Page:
The Professor thought about that for a moment before coming to the conclusion that moon rays probably wouldn't bother Dooly much anyway. He started to explain something to Jonathan about the scientific principle of saturation points, but it was far too hot there in the sunlight for such lectures. Jonathan suggested they wander over to the house and saturate themselves with iced tea. Ahab bounded off in the wake of young Talbot, who was trudging away in the direction of the forest, carrying his tuba.

All in all, Jonathan's house was fairly cool. There was such a profusion of windows that breezes blew in from every which way. Oak and tulip wood and liquidambar trees grew on all sides and shaded the roof from the sun. The house and its three little out buildings – a smokehouse, cheesehouse, and shop – sat atop a little rise about a quarter mile from town. Mayor Bastable's house was two hundred yards east, and in between was a broad expanse of pasture. To the north, beyond the cheesehouse and smokehouse, was a little garden, partly fenced by a tangle of berry vines that piled up right to the edge of the forest. Beyond that, for as many miles as anyone cared about, were the deep woods, rising up out of the valley toward the misty, distant mountains. On a clear day Jonathan could sit in his living room and see the snow-capped peaks of those mountains miles and miles away.

'Quite a view you've got from here, Jonathan,' the Professor commented. He was standing in front of the windows holding a glass of iced tea in his hand.

'It is that.'

'Makes a man content.' The Professor smiled. 'That garden and your big front porch and the valley all spread out around you – it would be hard to leave.'

'Impossible.' Jonathan remembered the look of determination on the Professor's face and suspected that all of this home and hearth business was leading up to something.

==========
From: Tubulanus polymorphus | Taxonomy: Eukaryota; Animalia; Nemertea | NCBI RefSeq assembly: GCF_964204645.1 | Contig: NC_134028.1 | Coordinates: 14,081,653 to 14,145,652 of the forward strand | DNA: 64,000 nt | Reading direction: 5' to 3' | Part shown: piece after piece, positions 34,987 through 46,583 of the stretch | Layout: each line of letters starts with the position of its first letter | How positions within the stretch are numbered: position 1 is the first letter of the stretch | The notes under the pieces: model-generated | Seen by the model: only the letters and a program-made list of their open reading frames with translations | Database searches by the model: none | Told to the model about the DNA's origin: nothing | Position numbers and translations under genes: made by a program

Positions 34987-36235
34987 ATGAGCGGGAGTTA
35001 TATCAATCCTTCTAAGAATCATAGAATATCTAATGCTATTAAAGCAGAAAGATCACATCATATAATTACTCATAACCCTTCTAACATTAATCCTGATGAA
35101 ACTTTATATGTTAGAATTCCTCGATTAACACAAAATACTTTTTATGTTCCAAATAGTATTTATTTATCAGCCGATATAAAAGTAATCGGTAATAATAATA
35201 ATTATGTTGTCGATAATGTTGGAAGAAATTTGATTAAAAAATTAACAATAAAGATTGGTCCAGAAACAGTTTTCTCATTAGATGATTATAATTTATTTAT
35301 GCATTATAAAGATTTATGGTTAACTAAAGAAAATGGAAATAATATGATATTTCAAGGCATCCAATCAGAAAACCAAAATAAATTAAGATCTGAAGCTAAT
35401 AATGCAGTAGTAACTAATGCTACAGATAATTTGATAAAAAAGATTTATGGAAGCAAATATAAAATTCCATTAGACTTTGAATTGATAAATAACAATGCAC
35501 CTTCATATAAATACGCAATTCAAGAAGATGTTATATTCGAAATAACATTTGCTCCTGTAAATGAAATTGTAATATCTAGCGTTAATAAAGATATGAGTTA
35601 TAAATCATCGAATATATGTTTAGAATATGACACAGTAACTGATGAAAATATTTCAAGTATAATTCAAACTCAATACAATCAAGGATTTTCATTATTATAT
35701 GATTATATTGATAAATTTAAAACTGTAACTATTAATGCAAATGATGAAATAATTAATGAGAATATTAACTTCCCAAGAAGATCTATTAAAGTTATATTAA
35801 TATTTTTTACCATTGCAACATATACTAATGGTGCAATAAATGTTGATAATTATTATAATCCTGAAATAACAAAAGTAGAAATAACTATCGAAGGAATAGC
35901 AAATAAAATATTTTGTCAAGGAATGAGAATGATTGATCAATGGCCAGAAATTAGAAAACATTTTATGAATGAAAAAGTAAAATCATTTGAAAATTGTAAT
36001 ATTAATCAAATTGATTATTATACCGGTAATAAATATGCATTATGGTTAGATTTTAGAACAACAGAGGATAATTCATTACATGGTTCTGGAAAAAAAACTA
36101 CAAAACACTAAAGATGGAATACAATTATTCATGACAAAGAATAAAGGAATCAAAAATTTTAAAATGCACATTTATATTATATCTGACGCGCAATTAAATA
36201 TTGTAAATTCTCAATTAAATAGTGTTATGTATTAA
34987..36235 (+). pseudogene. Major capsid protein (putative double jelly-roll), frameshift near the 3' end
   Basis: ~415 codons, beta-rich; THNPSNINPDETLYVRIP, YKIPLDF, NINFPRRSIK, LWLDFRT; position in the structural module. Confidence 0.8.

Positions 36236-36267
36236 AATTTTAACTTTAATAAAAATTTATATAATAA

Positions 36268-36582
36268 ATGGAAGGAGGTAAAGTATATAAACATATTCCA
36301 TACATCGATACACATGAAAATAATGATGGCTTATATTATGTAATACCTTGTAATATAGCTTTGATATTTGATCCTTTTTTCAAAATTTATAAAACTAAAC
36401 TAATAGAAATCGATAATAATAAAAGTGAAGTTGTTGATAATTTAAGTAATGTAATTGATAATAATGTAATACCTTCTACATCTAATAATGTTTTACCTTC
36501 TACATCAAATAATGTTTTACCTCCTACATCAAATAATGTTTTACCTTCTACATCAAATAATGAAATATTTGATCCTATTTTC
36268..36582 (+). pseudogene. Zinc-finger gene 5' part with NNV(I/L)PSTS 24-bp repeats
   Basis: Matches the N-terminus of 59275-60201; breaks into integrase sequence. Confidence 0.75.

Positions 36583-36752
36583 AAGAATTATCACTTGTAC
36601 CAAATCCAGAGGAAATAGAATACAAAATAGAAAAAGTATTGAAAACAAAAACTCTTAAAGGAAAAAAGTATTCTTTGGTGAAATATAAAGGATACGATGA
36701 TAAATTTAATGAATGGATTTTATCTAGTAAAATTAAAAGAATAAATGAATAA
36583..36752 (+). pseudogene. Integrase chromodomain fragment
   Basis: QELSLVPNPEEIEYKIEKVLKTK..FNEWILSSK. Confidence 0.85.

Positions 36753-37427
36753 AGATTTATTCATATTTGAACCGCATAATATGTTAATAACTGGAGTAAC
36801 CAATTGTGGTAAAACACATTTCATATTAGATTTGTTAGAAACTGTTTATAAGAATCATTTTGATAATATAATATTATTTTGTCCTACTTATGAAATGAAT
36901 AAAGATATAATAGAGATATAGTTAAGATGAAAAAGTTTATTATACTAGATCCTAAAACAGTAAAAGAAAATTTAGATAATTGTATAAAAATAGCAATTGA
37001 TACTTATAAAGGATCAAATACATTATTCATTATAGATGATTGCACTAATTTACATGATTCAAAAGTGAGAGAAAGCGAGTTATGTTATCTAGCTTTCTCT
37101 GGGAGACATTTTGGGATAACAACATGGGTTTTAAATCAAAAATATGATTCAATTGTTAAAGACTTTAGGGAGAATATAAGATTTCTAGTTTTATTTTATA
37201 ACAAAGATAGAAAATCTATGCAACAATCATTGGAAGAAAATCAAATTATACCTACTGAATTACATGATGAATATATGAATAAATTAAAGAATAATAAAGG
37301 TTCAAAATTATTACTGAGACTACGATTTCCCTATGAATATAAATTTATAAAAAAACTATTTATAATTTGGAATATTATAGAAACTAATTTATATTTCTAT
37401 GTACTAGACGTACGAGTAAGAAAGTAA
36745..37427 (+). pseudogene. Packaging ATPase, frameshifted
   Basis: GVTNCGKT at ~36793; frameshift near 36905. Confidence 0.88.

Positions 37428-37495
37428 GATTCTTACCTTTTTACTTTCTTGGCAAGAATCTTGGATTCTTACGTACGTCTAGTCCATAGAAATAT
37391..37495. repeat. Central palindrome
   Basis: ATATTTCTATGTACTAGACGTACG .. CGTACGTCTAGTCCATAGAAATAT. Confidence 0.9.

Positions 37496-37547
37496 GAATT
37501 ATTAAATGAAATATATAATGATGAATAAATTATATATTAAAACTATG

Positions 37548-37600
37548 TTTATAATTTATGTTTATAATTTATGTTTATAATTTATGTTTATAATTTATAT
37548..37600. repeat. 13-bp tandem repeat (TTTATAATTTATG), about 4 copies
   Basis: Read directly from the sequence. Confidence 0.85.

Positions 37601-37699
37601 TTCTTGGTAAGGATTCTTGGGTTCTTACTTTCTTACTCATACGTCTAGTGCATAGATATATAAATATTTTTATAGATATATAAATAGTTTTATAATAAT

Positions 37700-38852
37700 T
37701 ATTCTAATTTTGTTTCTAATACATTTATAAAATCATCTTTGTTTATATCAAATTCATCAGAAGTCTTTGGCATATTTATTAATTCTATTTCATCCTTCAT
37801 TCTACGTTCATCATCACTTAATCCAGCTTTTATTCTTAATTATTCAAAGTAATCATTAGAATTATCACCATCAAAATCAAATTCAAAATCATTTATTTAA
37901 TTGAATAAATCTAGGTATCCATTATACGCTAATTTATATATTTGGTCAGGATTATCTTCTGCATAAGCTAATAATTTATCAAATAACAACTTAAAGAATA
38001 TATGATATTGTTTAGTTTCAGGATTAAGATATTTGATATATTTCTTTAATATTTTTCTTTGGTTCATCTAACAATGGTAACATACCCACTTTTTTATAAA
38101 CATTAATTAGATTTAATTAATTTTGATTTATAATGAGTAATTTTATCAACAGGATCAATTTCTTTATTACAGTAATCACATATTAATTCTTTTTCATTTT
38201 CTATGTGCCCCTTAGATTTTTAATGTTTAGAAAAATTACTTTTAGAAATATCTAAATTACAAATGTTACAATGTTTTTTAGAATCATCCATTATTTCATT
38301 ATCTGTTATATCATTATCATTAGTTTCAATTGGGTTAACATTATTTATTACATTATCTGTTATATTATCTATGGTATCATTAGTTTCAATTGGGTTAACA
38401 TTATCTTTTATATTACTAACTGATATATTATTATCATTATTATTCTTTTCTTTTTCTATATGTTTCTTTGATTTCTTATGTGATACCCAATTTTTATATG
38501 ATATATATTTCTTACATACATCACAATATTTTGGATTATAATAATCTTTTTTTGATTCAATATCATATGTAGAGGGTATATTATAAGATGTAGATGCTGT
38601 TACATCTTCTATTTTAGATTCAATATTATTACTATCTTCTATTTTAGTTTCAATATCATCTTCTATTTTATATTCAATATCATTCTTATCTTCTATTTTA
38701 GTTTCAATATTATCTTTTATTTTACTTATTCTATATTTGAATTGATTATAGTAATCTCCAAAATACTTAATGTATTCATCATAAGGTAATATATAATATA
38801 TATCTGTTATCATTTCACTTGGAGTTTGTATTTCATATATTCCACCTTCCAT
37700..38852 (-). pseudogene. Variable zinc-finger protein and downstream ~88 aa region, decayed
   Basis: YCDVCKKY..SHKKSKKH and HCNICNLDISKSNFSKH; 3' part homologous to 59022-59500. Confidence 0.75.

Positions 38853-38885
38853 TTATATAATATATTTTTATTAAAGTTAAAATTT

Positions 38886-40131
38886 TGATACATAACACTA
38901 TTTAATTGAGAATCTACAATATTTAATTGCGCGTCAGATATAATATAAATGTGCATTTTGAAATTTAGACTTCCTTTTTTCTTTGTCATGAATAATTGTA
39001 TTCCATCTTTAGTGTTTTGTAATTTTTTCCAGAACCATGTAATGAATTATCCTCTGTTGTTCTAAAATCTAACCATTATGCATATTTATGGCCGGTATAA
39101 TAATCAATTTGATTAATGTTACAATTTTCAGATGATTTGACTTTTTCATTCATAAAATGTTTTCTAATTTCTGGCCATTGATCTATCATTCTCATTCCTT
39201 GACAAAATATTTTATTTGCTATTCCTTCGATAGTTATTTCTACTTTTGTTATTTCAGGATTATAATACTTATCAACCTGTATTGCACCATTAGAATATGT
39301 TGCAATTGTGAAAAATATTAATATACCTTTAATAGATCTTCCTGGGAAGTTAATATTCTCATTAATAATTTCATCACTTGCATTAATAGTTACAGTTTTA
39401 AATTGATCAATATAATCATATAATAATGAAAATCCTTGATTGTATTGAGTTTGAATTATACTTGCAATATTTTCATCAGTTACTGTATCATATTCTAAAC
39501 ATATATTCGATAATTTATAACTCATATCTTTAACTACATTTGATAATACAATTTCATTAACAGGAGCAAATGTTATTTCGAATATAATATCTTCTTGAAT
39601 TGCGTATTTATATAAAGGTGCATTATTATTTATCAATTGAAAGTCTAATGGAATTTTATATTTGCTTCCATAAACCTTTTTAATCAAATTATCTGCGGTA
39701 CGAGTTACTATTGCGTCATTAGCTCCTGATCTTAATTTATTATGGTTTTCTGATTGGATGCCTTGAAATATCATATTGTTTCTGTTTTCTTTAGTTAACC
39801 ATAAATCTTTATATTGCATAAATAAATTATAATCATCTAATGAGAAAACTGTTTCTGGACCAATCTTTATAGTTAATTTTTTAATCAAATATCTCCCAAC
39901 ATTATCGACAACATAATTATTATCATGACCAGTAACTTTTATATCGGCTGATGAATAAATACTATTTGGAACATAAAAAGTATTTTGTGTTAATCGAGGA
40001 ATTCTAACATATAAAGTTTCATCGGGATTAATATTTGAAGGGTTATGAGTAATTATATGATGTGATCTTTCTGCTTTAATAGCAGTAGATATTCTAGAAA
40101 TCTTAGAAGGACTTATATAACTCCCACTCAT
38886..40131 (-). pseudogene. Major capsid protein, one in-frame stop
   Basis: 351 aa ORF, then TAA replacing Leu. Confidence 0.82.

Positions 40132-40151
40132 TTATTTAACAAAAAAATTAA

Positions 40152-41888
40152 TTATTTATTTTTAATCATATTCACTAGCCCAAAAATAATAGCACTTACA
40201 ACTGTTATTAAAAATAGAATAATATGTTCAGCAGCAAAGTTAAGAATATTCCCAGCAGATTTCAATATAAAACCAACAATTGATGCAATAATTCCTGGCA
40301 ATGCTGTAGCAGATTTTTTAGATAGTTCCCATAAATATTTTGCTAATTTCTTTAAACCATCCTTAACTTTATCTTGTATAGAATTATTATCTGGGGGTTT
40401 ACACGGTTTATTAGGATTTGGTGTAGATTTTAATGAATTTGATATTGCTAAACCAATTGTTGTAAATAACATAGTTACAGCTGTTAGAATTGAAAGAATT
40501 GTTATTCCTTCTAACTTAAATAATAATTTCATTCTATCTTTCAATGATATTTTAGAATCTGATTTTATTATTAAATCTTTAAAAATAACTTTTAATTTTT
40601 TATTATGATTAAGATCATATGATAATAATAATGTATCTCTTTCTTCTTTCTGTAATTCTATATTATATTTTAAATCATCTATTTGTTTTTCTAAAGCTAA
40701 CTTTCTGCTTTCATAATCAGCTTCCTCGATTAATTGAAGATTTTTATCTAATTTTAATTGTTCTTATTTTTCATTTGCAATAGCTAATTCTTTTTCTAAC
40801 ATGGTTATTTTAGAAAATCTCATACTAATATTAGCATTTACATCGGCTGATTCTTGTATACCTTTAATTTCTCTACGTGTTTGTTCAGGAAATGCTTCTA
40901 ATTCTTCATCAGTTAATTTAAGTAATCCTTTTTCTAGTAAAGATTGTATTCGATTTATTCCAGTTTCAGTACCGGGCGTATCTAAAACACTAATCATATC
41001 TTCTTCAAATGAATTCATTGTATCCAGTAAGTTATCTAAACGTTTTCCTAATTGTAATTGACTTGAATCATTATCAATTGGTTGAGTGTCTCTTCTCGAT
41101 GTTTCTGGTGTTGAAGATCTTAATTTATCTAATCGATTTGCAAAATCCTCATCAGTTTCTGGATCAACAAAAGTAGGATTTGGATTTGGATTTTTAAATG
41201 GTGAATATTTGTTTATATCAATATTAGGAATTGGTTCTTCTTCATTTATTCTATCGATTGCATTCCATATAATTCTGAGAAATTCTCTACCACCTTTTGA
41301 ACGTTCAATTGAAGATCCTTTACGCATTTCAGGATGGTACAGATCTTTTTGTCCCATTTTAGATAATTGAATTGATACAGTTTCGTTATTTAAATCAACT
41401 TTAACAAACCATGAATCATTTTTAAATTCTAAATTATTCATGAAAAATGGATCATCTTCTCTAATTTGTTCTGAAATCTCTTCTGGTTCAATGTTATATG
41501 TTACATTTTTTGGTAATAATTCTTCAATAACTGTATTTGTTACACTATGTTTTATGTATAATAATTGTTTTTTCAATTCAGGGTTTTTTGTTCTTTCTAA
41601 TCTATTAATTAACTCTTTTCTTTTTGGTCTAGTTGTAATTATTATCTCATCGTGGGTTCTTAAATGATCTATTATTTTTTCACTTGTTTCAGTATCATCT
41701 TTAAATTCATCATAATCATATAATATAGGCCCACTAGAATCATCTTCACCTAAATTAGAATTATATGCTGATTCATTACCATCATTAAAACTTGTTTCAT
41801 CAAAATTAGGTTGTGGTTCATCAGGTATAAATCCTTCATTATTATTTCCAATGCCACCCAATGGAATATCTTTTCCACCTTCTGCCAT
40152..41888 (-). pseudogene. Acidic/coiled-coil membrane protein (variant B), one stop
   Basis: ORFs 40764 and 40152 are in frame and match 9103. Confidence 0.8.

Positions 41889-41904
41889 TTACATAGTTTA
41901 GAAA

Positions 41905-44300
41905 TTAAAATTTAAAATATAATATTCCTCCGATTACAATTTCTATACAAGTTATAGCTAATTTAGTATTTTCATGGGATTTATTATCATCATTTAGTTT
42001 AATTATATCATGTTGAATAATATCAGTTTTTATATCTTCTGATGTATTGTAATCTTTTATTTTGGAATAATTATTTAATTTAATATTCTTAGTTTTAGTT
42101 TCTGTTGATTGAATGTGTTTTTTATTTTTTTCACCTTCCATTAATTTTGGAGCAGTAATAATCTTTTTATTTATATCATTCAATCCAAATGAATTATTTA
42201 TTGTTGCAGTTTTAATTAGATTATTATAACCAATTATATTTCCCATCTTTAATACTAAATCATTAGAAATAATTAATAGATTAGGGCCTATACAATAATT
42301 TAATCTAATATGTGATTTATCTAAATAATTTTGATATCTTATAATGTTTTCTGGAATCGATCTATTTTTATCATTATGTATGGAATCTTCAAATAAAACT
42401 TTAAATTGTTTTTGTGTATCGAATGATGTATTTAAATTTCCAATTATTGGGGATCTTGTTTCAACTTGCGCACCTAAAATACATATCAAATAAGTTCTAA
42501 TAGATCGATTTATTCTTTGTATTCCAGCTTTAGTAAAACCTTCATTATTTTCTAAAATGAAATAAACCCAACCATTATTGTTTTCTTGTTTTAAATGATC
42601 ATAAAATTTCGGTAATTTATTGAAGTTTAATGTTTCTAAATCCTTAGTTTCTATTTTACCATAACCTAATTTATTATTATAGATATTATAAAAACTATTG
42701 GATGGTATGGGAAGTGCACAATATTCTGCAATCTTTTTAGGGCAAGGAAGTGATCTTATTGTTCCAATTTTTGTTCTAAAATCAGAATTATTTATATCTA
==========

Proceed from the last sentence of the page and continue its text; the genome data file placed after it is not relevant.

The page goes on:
'But as a man of leisure, doing nothing all day but gazing out of the windows and standing about in the strawberry patch waiting for the green berries to turn, you run a terrible risk, Jonathan.'

Jonathan nodded. Just what I've been saying. All this free time takes the wind right out of your sails.'

'Exactly. What you need is a vacation from it.'

So that was it. That explained the Professor's look of determination. He wanted to go off traveling and he aimed to talk Jonathan into going along. 'But I just got home,' Jonathan stated flatly.

'We've been back six months,' the Professor said, 'and you've got an air of boredom about you. It hovers around you like a little cloud. They say that once you've tasted the highroad you never lose your craving for it. It's like root beer or brandy or green olives. Traveling is in your blood.'

'I'm not sure they are correct,' Jonathan answered. 'And besides, I've my cheeses to see to.'

'Talbot can see to your cheeses.'

'Then there's my garden,' Jonathan said weakly. 'It'll go up in weeds.'

'Give it to the Mayor,' the Professor suggested. 'How many of those zucchinis do you think you can eat anyway? There's not a man alive who can eat zucchini for three days running with a straight face. And I seem to recall, Jonathan, your having said something about going off this spring to visit the Squire. What happened to that idea?'